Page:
*This article was originally published on September 8, 2019

Twenty years ago, grunge was long gone, hip-hop and corporate rock ruled the radio, and Alternative-era stars Hole realized that the only way through was to evolve. On September 8th, 1998, they released their excellent third LP, Celebrity Skin, an album of sunny Southern California pop that flew in the face of the overwhelmingly white male rock critic world who still wanted to pigeonhole Courtney Love and her bandmates in the “angry feminist” box.

Not that there weren’t elements of anger in the songs on Celebrity Skin, or despondency, or themes delivered from a feminist perspective. But they mixed with sardonic humor (the title track) shimmering earworm hooks (“Malibu,” “Awful”) and beautiful atmospherics (“Boys On The Radio”). Even though Hole was always a group with complexity, here they fully owned those complexities and the result was the best album of their career.

The band — singer-guitarist Courtney Love, guitarist Eric Erlandson, bassist Melissa Auf Der Maur, and drummer Samantha Maloney — brought the Celebrity Skin tour to the Electric Factory in Philadelphia on May 15, 1999. Marvelous 3 and Imperial Teen opened, and the show was filmed for the HBO series Reverb, which intermixed live footage of “Violet,” “Awful,” “Miss World,” “Dying,” “Boys on the Radio,” and “Celebrity Skin” with interview footage taped backstage.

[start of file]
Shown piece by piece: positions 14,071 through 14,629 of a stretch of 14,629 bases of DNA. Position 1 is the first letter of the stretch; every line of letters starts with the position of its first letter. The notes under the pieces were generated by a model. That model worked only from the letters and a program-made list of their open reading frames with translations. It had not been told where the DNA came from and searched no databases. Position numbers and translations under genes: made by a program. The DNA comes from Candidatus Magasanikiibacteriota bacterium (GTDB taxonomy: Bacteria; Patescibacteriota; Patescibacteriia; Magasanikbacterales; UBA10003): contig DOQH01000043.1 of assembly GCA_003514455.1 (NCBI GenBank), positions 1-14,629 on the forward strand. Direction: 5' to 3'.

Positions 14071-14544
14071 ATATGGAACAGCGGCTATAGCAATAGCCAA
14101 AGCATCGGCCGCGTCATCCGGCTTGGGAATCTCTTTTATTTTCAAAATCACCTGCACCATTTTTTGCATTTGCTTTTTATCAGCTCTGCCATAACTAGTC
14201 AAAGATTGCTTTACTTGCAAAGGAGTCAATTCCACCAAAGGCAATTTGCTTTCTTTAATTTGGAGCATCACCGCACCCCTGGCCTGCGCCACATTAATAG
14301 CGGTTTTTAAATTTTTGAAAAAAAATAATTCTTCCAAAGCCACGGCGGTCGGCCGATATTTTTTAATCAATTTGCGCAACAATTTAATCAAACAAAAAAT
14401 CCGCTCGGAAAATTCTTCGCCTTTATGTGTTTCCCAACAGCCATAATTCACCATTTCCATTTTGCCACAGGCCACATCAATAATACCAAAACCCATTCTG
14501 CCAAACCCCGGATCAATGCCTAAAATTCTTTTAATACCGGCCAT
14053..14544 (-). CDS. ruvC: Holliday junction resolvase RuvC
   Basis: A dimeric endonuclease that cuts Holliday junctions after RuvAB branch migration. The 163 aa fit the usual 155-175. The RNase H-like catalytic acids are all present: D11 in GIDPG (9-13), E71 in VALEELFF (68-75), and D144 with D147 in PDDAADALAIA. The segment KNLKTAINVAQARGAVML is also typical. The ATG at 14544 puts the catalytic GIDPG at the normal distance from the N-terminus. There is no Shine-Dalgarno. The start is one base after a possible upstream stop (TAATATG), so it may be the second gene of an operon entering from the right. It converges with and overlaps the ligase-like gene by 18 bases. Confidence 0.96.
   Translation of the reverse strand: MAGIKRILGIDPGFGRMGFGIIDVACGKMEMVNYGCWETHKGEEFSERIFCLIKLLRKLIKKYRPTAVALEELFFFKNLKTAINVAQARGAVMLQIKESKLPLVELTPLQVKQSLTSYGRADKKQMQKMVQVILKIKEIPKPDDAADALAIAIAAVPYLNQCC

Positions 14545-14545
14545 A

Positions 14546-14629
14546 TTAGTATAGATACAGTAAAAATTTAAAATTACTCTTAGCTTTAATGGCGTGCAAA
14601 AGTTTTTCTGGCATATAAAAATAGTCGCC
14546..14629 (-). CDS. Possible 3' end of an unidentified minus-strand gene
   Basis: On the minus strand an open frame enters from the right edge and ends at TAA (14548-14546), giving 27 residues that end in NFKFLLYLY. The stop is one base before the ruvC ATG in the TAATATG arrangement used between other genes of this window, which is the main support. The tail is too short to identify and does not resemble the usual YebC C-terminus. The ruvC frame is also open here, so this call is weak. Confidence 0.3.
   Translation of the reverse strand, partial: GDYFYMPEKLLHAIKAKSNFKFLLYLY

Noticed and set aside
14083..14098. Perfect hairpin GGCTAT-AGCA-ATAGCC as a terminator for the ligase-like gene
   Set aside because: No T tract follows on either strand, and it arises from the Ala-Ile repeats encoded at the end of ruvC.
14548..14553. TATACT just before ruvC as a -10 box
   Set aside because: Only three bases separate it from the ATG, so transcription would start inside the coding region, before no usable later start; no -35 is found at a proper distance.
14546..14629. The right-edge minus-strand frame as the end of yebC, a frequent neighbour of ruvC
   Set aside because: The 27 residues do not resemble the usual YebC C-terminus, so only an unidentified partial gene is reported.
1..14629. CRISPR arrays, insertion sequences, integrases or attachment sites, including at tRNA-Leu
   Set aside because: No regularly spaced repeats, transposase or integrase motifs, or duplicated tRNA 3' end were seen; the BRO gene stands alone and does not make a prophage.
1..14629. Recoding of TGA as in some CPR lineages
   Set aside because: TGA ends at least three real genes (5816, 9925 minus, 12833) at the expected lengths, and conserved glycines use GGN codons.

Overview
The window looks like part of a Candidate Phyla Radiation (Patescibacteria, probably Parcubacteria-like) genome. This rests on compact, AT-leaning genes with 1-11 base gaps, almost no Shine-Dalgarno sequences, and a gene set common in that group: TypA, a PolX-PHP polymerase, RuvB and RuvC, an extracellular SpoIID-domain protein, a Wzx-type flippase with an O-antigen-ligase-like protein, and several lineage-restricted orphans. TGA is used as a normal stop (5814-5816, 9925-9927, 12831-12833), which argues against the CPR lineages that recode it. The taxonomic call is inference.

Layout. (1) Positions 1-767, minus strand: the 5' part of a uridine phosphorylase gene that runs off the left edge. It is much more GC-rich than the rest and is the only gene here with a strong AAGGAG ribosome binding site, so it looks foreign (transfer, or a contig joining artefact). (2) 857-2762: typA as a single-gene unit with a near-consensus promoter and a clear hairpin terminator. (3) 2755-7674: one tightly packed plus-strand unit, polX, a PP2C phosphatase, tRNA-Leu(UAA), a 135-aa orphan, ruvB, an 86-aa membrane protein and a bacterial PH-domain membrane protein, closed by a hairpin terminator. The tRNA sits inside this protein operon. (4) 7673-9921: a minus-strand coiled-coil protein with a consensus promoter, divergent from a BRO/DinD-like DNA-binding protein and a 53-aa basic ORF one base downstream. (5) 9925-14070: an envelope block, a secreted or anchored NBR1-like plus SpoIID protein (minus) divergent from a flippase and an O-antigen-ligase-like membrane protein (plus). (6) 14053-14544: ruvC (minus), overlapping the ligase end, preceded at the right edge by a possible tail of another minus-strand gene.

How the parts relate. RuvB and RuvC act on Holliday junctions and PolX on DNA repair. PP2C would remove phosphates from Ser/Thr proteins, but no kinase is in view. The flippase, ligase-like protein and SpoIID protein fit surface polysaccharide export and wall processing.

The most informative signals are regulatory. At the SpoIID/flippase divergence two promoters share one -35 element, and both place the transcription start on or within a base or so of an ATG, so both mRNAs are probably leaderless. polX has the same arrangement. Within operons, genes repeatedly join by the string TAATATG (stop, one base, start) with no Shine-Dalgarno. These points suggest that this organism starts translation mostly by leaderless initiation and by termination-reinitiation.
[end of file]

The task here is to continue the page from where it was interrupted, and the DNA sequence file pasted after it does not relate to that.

In the first interview segment, Love talks about the give-and-take between band and audience, and the importance of having a kickass drummer in that dynamic — which, knowing the story of the band’s longtime previous drummer Patty Schemel, who exited Hole amid struggles with addiction as the Celebrity Skin press cycle began, comes off as a kind of loaded statement. Taken at face value at the same time, Love is clearly amped about working with Maloney and Auf Der Maur, and tells the interviewer “You cannot manipulate, gain, or win an audience if you don’t have your rhythm section down.” Later, they contrast Hole’s early days of touring with the scene in 1999, and Love matter-of-factly says “There’s more glitter readily available.”

Watch the segment and listen to Celebrity Skin below.